Three Cape Town water reservoirs, as well as two treatment plants, have been found to be not fully compliant with specifications for small to medium chlorination plants, raising concerns about the possible effects on residents who use potable water.
The Cape Times received information that the Molteno, Newlands, Blackhealth, Wynberg reservoirs and the Helderberg and Atlantis water treatment plants do not conform to the South African National Standard (SANS) specifications for the disinfection of water.
Xanthea Limberg, City of Cape Town Mayoral Committee Member for Informal Settlements, Water and Waste Services; and Energy told IOL that the although the sites need some improvement, they do not compromise the safety of the public.
As the City uses chlorine to clean potable water, the construction and maintenance of the confined areas where the storage or cleaning is done is required to comply with certain specifications to ensure operational safety – this includes the maintenance of equipment and the order of emergency action plans.
Chlorine is toxic when inhaled and can cause a life-threatening accumulation of fluid in the lungs, as well as severe irritation of the nose and throat.
As many of the plants are situated near residential areas, one of the biggest current concerns is the inability of the City to contain any chlorine gas leaks should they occur.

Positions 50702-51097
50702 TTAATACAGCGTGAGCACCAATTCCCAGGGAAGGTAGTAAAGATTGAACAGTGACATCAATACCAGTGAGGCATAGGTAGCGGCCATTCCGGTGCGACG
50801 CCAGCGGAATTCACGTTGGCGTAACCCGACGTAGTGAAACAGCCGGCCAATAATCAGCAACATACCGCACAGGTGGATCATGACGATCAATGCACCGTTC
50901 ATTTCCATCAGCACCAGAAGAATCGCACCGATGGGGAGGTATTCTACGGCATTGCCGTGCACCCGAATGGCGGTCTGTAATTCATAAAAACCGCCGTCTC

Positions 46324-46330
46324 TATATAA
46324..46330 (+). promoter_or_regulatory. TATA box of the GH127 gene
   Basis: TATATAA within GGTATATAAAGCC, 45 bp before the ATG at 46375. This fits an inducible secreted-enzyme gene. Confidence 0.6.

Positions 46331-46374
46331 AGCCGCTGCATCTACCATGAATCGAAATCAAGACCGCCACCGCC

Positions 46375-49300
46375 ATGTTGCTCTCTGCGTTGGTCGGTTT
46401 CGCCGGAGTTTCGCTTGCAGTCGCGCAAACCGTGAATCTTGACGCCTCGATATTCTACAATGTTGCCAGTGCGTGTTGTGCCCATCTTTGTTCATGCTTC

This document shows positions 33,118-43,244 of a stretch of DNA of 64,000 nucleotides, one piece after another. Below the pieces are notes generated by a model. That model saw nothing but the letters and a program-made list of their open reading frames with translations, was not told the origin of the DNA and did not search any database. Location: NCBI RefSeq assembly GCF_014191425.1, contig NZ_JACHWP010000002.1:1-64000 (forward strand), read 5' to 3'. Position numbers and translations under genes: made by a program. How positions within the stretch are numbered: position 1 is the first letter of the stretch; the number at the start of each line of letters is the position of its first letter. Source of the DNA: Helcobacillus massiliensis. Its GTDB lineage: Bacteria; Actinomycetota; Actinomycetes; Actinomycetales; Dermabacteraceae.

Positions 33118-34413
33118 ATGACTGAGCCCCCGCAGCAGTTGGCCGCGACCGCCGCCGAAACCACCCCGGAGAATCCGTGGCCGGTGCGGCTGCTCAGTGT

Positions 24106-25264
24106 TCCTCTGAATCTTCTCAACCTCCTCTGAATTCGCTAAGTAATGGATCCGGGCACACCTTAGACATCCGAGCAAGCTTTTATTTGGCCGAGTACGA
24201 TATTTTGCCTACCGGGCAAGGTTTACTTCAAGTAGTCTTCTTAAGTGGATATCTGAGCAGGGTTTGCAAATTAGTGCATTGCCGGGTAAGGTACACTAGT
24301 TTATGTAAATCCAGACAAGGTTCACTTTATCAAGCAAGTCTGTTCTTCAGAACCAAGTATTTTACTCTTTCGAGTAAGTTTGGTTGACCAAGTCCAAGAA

A gas leak has occurred previously at the Atlantis site in 2016, leading to the loss of 55kg of chlorine gas as well as a minor injury.
Limberg said the City does comply with most of the requirements of the SANS, and has made provisions on its capital budget to implement improvements in the coming financial year to achieve full compliance.
“Two chlorine audits are conducted annually by the supplier of chlorine gas, who is deemed an expert on the subject. The supplier also provides ongoing chlorine-handling training for all staff associated with chlorine activities,” Limberg said.
The City tries to have air-tight chlorine dosing rooms, and those facilities that don’t have chlorine gas scrubbers have been identified for upgrades on the capital budget, she added.
The City’s chlorine installations are fitted with gas sensors which will trigger an alarm in the event of a chlorine leak. SMS notifications are automatically sent immediately to the site management staff. Sound alarms and red flashing lights are set off to inform operating staff (on shift 24 hours of the day) of any leaks. Emergency contact numbers are attached to all chlorine room doors for a HAZMAT response team to respond to any emergencies that cannot be dealt with by City staff. Staff were, however, trained and equipped to handle minor leaks, and disaster risk management protocols were in place to protect the public if necessary, Limberg said.